Photo: Mike Stanton Photography
When the University of Mississippi decided to renovate and expand the bus shelter area near Kennon Observatory on its Oxford, Miss., campus, an architecture firm and a manufacturer teamed up to design two striking curved glass canopies to protect passengers.
Duo-Gard, based in Canton, Mich., collaborated with a team from Cooke Douglass Farr Lemons Architects + Engineers in Jackson, Miss., to develop the plans. Located side by side, the canopies measure 11 feet by 92 feet and 11 feet by 61 feet, and their curvature reflects the transit loop area.
The project also had some interesting and challenging design goals, according to team leader Clark H. Wells, an architect on the project. “Certainly we wanted the bus structures to protect students, but we also wanted them to blend in with existing campus architecture, which has a historic uniform look of brick and metal,” Wells says. “We wanted the structures to disappear, and they are the first buildings like this at Ole Miss.”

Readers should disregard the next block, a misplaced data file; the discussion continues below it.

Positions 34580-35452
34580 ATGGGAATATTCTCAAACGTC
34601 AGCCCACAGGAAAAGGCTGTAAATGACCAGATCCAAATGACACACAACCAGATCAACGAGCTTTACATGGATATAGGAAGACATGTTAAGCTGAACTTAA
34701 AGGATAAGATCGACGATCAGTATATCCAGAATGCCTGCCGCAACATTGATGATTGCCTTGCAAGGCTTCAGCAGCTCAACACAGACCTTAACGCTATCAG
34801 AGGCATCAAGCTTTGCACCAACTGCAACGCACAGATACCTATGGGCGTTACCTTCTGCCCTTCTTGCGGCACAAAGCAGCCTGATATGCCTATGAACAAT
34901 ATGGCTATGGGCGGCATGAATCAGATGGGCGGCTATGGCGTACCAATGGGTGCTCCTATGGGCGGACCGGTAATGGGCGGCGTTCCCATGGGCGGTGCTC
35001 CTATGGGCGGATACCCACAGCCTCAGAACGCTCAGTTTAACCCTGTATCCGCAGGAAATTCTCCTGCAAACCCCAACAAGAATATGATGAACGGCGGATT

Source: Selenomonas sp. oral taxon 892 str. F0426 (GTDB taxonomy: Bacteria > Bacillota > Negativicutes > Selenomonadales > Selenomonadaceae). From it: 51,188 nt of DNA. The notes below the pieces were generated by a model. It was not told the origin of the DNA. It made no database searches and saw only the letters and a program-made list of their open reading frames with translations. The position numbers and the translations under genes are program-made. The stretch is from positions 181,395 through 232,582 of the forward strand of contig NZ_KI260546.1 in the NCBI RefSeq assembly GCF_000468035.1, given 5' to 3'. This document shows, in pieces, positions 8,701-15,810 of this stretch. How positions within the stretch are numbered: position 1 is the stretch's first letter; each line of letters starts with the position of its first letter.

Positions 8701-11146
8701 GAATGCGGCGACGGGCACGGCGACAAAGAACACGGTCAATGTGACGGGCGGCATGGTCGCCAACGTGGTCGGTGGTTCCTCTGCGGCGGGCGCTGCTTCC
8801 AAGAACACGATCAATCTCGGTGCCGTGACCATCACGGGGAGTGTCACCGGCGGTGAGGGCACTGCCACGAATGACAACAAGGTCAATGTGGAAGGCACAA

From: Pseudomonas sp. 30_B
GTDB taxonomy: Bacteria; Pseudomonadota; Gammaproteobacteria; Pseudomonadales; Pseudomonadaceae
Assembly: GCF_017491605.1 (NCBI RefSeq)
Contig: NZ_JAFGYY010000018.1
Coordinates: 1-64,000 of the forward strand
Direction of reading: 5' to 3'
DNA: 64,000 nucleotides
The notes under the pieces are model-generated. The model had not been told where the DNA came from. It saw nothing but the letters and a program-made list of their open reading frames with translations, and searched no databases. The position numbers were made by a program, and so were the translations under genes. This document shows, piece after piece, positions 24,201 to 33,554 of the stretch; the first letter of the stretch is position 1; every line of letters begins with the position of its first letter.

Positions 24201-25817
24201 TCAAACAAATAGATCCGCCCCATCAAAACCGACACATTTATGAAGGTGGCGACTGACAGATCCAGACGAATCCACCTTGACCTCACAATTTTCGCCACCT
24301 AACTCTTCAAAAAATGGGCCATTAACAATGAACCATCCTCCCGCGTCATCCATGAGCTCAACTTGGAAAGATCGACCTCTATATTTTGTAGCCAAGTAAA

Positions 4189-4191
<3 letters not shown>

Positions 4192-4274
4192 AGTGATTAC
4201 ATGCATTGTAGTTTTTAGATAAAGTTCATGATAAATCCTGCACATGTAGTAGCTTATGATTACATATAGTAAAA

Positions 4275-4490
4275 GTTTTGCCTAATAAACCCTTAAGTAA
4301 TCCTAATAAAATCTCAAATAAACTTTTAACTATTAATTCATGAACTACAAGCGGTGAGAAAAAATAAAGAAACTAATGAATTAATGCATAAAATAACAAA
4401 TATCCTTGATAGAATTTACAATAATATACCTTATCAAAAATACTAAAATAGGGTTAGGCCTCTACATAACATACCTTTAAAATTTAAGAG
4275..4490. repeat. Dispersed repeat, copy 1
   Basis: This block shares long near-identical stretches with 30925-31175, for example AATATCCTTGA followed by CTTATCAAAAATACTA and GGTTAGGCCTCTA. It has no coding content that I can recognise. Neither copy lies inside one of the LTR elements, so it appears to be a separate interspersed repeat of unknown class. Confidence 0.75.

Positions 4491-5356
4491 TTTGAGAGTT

Photo: Mike Stanton Photography
Wells achieved the desired “disappearing act” by constructing the roofs with glass. “They fade into the sky, becoming less obtrusive than other options, and so the structures don’t detract from the site’s visual appeal,” Wells notes.
Duo-Gard engineered the architect’s custom design with half-inch-thick glass, which includes a vandal-resistant film. Duo-Gard also provided steel columns and structure from its in-house fabrication facility. The system was installed by Murphy & Sons, headquartered in Southaven, Miss. Each of the panels is 5 feet by 10 feet and weighs 350 pounds.
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